"Granny," as he was known to the athlete and reader alike, became a virtual one-man media conglomerate. His column was syndicated in more than 100 newspapers, with a combined daily readership in excess of 10 million. He wrote a weekly column in Collier's magazine; hosted a weekly radio program on the National Broadcasting Company (NBC); edited annual guidebooks for college football and Major League Baseball; edited The American Golfer magazine; and produced and hosted Sportlight Films, an Academy Award–winning series of one-reel films that concentrated largely on participatory sports such as golf, tennis, hunting, and fishing. Rice's newspaper readers also got game-day stories from big events such as the World Series, major golf championships, and football bowl games.
In those days of limited radio coverage, it is not unfair to say that U.S. fans saw sport largely through Rice's eyes. It was a gentle and kindly view, and Rice's mythmaking, celebratory style became known as the "gee whiz" school of sportswriting. The "aw nuts" school was best embodied by Rice's close friend Ring Lardner. Rice lauded the virtues of sportsmanship and fair play, and in many ways created the heroes of the golden age of sport. He christened the football player Red Grange as "The Galloping Ghost" and the backfield of Notre Dame University's football team "The Four Horsemen." The culture of athlete as celebrity began during the 1920s, and Rice played a significant role in making Babe Ruth, Jack Dempsey, and Bobby Jones household names. Along the way he became as well paid and as well known as any of the athletes he wrote about.
Following the end of World War II, Rice slowed notably. He traveled less and his columns became less topical as he reminisced frequently of games and athletes past. Still, he remained the nation's most widely syndicated sportswriter, and successors such as the Pulitzer Prize winners Red Smith and Jim Murray were quick to cite him as an influence throughout their careers.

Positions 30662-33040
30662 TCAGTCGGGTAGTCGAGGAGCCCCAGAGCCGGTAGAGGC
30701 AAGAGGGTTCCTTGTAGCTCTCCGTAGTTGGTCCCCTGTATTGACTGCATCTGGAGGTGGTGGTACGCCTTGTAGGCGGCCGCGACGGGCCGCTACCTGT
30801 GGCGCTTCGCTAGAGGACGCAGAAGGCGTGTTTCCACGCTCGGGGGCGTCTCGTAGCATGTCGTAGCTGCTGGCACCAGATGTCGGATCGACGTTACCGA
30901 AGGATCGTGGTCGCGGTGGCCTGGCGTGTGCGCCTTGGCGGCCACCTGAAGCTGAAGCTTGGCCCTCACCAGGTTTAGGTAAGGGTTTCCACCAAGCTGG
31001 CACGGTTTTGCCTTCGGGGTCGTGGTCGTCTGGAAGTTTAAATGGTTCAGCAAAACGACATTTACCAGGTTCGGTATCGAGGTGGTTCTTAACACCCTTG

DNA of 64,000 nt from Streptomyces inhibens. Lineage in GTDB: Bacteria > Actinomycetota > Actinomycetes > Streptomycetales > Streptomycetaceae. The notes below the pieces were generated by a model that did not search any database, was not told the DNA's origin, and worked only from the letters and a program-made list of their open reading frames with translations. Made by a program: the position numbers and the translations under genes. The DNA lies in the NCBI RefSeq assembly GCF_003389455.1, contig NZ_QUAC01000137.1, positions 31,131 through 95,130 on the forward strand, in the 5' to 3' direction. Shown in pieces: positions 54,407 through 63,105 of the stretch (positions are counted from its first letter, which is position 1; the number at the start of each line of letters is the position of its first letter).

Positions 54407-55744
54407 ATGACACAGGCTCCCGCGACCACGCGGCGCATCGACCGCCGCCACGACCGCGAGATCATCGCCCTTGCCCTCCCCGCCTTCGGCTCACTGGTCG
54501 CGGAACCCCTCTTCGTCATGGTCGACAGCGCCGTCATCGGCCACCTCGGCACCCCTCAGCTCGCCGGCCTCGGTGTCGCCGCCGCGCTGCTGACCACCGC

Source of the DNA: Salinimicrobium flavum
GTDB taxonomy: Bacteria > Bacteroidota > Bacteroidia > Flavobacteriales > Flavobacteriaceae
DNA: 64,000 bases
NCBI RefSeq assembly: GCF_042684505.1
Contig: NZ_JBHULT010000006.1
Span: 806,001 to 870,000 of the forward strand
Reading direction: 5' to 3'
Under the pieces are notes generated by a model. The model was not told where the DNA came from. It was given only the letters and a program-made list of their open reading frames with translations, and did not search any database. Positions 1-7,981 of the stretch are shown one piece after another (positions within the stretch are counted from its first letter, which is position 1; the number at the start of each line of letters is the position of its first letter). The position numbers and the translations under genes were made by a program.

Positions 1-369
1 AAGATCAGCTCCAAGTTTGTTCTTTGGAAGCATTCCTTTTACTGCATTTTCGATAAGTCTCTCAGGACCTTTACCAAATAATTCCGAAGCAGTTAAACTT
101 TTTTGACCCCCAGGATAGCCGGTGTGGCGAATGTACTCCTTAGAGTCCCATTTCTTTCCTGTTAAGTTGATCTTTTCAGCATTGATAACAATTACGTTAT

Rice died of a heart attack at the age of seventy-three, and is buried in Woodlawn Cemetery in the Bronx, New York. He was eulogized on the front pages of newspapers across the country. His posthumous memoir, The Tumult and the Shouting (1954), outsold all previously published sports books. Jimmy Cannon of the New York Post summed up Rice's life and career by noting that the values he wished for sport were values that defined his own life and personality. "He cherished decency above all and searched for it in the characters of those he knew," wrote Cannon. "It was often hard to find but Granny didn't become discouraged. His dream remained pure and glowed with an obsolete splendor because of his faith in the goodness of men."
Rice's memoir is, The Tumult and the Shouting: My Life in Sports (1954). The first full-length biography of Rice was written by Charles Fountain, Sportswriter: The Life and Times of Grantland Rice (1993). See also Robert Downs and Jane Downs, Journalists of the United States (1991), and William Harper, How You Played the Game: The Life of Grantland Rice (1999). An obituary is in the New York Times (14 July 1954).